Chances are you know more than a few people with hypertension, or perhaps you have hypertension yourself. Commonly known as high blood pressure, more than one in four of the world’s adult population has hypertension.
I’d say that’s something we should be concerned about.
How does hypertension work?
Let’s start by getting a basic idea of how blood circulates around our body – we’ll look at why we need to do something later on.
The main job of the heart is to pump blood around the body and it does this by contracting and relaxing muscles. When the heart is completely relaxed, it expands and allows blood to flow inside the heart. Once it is full the muscles contract all together and force the blood out of the heart and into the blood stream to go around the body. Then they become relaxed again to allow the flow of new blood back into the heart. This cycle continues over and over usually at least once a second to keep the blood moving around the body as it needs to.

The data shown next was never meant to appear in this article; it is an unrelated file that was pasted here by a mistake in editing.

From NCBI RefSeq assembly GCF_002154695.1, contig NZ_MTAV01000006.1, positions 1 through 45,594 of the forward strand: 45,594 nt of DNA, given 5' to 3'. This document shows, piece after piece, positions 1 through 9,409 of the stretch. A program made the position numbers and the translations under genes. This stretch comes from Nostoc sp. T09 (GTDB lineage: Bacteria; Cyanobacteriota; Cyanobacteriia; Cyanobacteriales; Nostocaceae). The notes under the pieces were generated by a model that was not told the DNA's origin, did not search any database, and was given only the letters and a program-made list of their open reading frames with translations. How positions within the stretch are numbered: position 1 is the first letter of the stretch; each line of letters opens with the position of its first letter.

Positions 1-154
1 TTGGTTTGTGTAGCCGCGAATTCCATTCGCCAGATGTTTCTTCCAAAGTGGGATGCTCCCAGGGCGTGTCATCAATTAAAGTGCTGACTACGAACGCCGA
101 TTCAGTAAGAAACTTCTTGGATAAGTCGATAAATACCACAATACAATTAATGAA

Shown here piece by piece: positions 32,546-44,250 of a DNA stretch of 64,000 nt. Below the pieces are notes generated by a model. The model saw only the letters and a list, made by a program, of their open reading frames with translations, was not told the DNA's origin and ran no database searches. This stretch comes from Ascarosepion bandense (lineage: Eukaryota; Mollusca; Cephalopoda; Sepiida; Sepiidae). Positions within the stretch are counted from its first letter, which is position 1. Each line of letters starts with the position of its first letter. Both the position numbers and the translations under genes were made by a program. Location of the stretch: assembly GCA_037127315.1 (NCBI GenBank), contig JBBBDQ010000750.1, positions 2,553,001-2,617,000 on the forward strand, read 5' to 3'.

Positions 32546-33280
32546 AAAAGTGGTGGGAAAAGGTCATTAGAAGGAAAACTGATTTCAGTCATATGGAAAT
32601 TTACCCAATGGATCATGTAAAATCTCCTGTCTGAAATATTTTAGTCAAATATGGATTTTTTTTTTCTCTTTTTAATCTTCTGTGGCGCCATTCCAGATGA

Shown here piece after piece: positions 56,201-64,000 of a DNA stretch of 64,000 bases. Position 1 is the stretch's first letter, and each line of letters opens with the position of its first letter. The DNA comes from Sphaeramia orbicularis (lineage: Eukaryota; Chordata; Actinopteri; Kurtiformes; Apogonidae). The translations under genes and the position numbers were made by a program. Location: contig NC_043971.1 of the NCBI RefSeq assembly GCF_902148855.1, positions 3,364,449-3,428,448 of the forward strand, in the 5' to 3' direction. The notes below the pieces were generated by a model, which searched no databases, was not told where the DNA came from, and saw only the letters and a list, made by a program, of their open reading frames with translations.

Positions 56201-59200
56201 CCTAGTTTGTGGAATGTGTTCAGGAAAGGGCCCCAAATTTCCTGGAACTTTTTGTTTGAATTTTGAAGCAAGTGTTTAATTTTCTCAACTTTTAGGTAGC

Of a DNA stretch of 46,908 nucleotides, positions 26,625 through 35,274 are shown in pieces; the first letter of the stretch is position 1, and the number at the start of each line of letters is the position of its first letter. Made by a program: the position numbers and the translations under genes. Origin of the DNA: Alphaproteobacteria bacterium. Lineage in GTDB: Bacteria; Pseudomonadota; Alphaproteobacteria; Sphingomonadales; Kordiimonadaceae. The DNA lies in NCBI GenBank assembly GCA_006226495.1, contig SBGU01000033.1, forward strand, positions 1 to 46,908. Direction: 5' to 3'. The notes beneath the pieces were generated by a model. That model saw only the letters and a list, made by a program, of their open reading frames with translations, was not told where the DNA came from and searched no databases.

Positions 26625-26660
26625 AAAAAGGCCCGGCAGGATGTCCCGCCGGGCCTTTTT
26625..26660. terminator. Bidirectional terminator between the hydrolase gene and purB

As the heart goes through the different stages of filling up and pushing the blood out, the pressure of the blood is going to change. When the heart is relaxed the pressure is going to be less than when it is forcing the blood out and around the body. This is why we need two measurements of blood pressure, systolic and diastolic, so that we can keep an eye on the whole process of the heart’s pumping the blood around the body.
Systolic blood pressure is taken when the heart is pushing blood out into the circulation, when it is at its peak.
Diastolic blood pressure is measured at the lowest point, when the heart is relaxed and letting the blood flow back inside it.
For an average person, systolic blood pressure is around 120 mmHg and diastolic is around 80 mmHg, which is normally written as 120/80. It is important to not worry too much about typical values – just as some people are taller or short than others, some will naturally have a different blood pressure. More importantly, you should know what your normal blood pressure is, so that you can notice if it begins to change.
Why should we be worried?
The list of signs and symptoms that one with high blood pressure may experience looks something like this:
So it makes us ask again, why should we be worried about hypertension?